Around $1 trillion of debt owed by developing countries would be cancelled under a global deal proposed by the United Nations Conference on Trade and Development (UNCTAD) on Thursday to help them overcome the impact of the coronavirus pandemic.
In addition to the rapidly increasing debt burden, the world’s developing economies are facing a record global recession which some expect to be akin to the 1930s Great Depression. The increase in public expenditure to fight the COVID-19 pandemic has placed an added strain on finances. While some developing countries will benefit from the falling oil prices, those that depend on revenues from oil exports are feeling the pinch. The commodities market, exports and local currencies are also taking a hit.
The economies are facing the dilemma of spending money (that they do not have) on healthcare and protecting their economies. Some governments are already in the position where they cannot meet monthly commitments such as payment of salaries. Many countries are currently spending more on debt repayments than their health systems, according to UNCTAD.
“This is a world where defaults by developing nations on their debt is inevitable,” Richard Kozul-Wright, director of UNCTAD’s Division on Globalisation and Development Strategies, said during a video conference with journalists.
In a report calling for a plan to relieve developing countries’ debt burden, UNCTAD estimated their liquidity and financing requirements due to the pandemic amount to at least $2.5 trillion.
High-income developing countries have debt service obligations of between $2 to $2.3 trillion for 2020 and 2021 alone, while middle and low-income countries’ obligations is $700 billion to $1.1 trillion.
Last week, the Group of 20 wealthy nations (G20) agreed to suspend the bilateral debt service payments by the world’s poorest countries until the end of the year.
“It’s kicking the can down the road,” Kozul-Wright said. “You extend the problem and you pretend it’s going to go away in two- or three-years’ time if growth picks up in the world economy. We don’t think this is credible.”
UNCTAD calculated the G20’s debt moratorium would cover $20 billion of public debt to official bilateral creditors. An additional $8 billion would be included if all private creditors joined the initiative, and a further $12 billion if all multilateral creditors did as well.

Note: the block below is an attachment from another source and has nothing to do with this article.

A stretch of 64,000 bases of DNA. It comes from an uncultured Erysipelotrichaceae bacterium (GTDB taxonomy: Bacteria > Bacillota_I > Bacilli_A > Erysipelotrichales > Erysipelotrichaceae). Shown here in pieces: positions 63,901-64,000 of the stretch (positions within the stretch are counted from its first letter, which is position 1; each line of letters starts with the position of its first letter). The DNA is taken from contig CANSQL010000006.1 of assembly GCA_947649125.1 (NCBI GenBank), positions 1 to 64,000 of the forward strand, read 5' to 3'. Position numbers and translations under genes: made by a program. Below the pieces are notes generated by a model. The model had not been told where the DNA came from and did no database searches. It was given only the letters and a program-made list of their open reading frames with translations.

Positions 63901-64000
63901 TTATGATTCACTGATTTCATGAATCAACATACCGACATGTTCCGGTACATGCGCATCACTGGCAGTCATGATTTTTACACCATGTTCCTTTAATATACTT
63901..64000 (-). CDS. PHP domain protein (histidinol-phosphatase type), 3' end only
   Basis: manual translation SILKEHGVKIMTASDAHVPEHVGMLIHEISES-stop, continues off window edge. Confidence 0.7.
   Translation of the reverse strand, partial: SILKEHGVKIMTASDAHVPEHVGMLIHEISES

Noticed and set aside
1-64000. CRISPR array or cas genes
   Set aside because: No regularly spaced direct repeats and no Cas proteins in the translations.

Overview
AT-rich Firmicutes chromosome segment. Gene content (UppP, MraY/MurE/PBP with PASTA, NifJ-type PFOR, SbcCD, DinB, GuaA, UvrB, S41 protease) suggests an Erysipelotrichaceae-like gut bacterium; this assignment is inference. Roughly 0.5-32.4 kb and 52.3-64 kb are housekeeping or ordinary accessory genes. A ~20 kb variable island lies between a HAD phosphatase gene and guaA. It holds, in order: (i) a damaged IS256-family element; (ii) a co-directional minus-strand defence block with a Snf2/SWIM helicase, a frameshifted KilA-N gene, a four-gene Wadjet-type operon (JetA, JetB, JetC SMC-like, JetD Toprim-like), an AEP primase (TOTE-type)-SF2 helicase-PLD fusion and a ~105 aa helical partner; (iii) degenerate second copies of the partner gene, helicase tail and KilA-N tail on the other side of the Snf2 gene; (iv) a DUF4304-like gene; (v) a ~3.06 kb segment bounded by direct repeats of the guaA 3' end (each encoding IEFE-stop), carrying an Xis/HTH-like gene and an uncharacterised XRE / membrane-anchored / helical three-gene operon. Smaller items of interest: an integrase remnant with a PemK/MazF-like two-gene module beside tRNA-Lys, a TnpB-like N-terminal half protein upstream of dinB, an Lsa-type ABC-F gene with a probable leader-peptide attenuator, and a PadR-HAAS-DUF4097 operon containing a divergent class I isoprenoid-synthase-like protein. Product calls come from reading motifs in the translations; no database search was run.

That has little impact on the developing world’s overall debt burden, the agency said, and the money would need to be paid back with interest at the end of the suspension. Instead, it called for a “Global Debt Deal” that would grant initial one-year debt standstills on request, which could be extended after a review and would include a stay on all creditor enforcement actions.
Debt relief and restructuring programmes would follow to ensure long-term debt sustainability, a process that would require significant debt cancellation.
Using as a benchmark the case of post-war Germany, which saw about half its debt cancelled, UNCTAD calculated the figure for developing economies would be around $1 trillion.
An independent debt authority would oversee the process instead of the International Monetary Fund and World Bank, which are among poor countries’ leading creditors and therefore not impartial, according to UNCTAD.
Kozul-Wright said it was in the interest of wealthy nations to support a plan allowing developing countries to concentrate their resources on fighting the new coronavirus rather than their external debt.
“This is not a charity exercise,” he said. “The health pandemic will eventually hit much of the south. If that happens there will be a blowback in terms of health to countries that thought they had somehow conquered this virus. That’s almost inevitable.”